The American Inclusion Movement’s First Wave, which was focused solely on Inclusion in the workforce, has been almost entirely forgotten. It occurred in the 1930’s, decades before the 1960’s zeitgeist brought about broader and more famous changes in pro-disability policy, architectural barriers, and independent living. The First Wave was led by a mostly Jewish cohort of young, militant, disabled activists from Brooklyn and the Lower East Side who called themselves the League of the Physically Handicapped (LPH). The LPH was the very first mobility impaired disability-rights group in recorded history. Its leader, Sylvia Bassoff, is the forgotten mother of what would become the wider Disability Inclusion Movement in the United States.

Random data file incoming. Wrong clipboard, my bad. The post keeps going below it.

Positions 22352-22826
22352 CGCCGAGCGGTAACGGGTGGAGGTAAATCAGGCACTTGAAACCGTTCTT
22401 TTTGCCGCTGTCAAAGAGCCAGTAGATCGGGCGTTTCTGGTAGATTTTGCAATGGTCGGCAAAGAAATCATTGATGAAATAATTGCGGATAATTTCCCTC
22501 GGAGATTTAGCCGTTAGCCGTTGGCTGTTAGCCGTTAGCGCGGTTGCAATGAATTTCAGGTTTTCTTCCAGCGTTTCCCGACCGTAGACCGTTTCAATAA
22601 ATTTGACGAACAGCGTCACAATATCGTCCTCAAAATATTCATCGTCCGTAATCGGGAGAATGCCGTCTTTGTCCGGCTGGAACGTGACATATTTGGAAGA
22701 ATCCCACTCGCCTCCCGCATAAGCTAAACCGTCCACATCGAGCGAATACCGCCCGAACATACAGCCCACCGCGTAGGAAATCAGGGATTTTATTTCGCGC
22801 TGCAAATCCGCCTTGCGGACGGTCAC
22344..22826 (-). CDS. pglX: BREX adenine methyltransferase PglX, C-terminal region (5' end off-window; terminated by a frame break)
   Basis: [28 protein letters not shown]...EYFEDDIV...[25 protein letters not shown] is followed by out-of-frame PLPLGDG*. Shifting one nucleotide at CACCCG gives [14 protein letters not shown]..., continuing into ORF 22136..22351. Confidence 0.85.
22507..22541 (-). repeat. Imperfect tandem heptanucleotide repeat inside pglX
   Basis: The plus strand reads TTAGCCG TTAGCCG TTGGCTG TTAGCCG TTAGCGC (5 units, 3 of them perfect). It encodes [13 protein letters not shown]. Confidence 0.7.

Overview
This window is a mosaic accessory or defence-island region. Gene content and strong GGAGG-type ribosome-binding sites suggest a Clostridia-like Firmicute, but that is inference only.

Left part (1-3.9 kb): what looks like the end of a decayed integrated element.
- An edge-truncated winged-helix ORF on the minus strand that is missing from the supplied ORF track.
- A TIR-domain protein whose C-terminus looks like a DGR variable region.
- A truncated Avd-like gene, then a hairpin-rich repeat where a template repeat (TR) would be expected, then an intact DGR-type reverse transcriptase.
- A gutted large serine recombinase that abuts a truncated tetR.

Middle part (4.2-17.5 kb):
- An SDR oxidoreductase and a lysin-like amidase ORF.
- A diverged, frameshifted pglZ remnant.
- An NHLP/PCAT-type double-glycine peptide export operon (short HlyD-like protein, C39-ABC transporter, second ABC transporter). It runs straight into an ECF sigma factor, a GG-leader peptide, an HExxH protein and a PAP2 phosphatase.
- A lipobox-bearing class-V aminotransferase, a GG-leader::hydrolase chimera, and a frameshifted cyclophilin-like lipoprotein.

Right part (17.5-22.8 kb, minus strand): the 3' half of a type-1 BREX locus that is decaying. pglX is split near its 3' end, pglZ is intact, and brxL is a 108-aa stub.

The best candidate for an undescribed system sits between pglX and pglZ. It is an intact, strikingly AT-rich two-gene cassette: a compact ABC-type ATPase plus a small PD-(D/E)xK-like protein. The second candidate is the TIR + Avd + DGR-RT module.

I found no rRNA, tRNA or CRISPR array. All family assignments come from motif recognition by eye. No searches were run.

Sylvia Bassoff was one of the victims of the 1916 polio outbreak. She was stricken at sixteen months old and was partially paralyzed from the neck down. Her parents, Jewish émigrés from Eastern Europe, provided a disability-accepting Yiddish/English-speaking household where she and her three siblings were saturated in a rich Jewish cultural and political atmosphere. That setting most certainly served at the foundation for her future as one of the most successful, if obscure, Jewish political agitators in American history. Bassoff grew up with the sense that anyone—whether a disadvantaged Jewish immigrant or a disabled person—has a right to live and work unimpeded by prejudice or policy.